Monday, May 10, 2010

The First Year

I ran into a friend on the street Sunday afternoon. I had just been thinking about her, that I should send her a message for Mother’s Day, wishing her well and noting how hard it is the first year after a parent dies to experience such holidays. Her mother died only a short while ago. She had been walking with uncharacteristic fierceness, hiding behind large sunglasses (think Jackie O) and frowning. Our conversation changed her demeanor, as she lit up with wonder saying that she had just been thinking about her bad mood and realizing why she was feeling so blue. I also reminded her of how well she had cared for her mother. Smiles and good wishes followed; the sun came out and the wind temporarily died down. I kid you not, and the weather’s good timing had us riffing even more magical phenomena: rainbows and greenery and sparkles.
In Jewish tradition much emphasis is placed on the desire to do mitzvot or good deeds. In this instance the synchronicity was all but instantaneous, enough to make one believe in the Law of Attraction. I thought of the idea and the means of immediately enacting it appeared. Would that all opportunities for good deeds come rushing to meet us on our way.
Jewish tradition is wise to have mourners mark the first year after a passing, since it takes a cycle of special days – holidays of the Jewish and secular sort, seasons, birthdays, anniversaries and celebrations – to recast one’s life without the beloved but with memories of them. When my father passed away another friend, who had lost her mother even earlier, said to me that what I would miss most (as she did) was the conversations that I would not have with him. I think the same principle is in play here: the days we especially mark make us more acutely aware of the absences in our lives. We may carry people in our hearts, but they are no longer in our present and this is especially poignant at significant moments. At a baby ceremony earlier in the day I was reminded of this as well as, in keeping with Ashkenazik Jewish custom, the new arrival was named for departed family members who were remembered lovingly and with tears. There was tremendous joy too for this long-anticipated child and the future imagined for him.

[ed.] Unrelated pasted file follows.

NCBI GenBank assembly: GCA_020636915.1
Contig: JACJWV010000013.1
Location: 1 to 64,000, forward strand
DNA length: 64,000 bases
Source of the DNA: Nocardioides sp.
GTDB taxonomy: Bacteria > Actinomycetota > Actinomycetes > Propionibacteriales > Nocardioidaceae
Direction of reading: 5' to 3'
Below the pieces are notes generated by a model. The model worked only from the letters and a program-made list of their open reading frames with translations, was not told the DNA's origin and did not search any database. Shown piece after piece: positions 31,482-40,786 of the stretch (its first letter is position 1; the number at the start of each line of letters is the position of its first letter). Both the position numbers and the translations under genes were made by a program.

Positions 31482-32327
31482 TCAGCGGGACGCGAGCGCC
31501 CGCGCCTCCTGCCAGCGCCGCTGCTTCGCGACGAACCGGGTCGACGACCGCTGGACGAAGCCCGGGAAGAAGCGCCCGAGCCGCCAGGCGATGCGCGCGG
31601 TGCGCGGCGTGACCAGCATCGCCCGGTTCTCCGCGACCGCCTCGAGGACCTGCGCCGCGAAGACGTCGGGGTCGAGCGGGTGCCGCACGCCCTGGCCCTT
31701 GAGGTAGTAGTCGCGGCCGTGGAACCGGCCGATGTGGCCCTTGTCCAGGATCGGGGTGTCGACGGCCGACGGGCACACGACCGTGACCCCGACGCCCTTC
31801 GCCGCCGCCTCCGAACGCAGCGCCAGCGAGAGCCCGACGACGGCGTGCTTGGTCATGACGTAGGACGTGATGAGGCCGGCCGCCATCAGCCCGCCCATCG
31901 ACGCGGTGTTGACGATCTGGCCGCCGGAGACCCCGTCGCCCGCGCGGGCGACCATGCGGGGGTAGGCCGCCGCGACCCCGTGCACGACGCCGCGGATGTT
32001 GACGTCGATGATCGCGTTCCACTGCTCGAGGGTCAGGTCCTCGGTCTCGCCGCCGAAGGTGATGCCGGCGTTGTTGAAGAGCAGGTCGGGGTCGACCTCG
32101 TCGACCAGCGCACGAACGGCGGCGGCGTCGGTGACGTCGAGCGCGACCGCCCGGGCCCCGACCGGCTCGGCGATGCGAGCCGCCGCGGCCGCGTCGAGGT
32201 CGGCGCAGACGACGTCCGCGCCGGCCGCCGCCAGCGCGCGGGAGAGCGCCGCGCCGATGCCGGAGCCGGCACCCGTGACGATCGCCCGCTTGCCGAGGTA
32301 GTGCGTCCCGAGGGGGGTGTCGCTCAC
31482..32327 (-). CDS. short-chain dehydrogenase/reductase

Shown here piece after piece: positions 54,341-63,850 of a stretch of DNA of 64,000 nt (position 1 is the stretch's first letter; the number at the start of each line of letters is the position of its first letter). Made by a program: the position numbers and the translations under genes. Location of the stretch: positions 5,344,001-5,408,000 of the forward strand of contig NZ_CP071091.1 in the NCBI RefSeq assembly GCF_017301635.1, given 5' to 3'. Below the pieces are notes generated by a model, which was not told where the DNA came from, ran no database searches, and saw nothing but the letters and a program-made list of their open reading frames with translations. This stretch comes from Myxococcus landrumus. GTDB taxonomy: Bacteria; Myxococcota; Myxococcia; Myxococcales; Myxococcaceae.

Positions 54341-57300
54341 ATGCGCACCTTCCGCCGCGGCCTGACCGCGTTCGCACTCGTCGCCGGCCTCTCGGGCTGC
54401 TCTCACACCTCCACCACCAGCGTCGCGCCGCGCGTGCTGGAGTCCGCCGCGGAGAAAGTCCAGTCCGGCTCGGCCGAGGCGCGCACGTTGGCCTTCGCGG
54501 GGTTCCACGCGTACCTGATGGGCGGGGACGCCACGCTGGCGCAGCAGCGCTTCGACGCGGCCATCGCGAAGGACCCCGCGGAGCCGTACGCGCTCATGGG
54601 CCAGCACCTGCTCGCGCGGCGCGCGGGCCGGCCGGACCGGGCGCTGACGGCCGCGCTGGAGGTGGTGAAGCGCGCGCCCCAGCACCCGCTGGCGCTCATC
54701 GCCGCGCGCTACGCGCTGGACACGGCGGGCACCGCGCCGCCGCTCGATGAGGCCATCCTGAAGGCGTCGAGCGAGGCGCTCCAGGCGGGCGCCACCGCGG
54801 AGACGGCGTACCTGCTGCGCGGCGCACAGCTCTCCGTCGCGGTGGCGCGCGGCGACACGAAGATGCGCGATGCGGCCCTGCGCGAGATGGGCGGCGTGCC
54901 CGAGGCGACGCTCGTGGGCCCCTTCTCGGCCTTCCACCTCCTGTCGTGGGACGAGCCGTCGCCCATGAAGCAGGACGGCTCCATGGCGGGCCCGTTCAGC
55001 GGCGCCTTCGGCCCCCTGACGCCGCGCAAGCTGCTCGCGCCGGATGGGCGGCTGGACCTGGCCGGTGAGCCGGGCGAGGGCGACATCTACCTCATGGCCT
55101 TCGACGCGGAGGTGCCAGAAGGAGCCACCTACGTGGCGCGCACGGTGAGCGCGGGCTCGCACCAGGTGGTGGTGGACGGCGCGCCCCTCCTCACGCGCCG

For me Mother’s Day is a double whammy, since my father passed away on this Sunday twelve years ago. While the date is not his yahrzeit, the Jewish day on which I recite once again the mourner’s kaddish in commemoration of the anniversary of his passing, it is impossible to forget the connection. It was a sunnier Sunday and I was lucky enough to have a few friends who had come to the hospital to visit stay with me and my mother as we shifted into our new reality. How odd that a day devoted to one parent now forever reminds me of the sadness of losing my other parent and the power of community. Perhaps it is this experience more than the Jewish mourning tradition that makes me so sensitive to what my friend was experiencing.
There are many ways to close a posting like this, some sappier than others, but I think it is truer to its spirit to leave it, much the way absences of loved ones leave spaces to fill with spirit.
©2010 Leah Strigler

2 comments:

chayaruchama said...

An evocative and beautifully truthful post, dearest friend.

The duality of ritual and and community is very apparent for us Jews.

So much that is wise and of potential growth opportunity and comfort; and when misused or perverted, such a source of misery.

We share that discomfort about Mother's Day , for similar reasons...

I'm so grateful that you were able to be there for your friend.

No accident :-)

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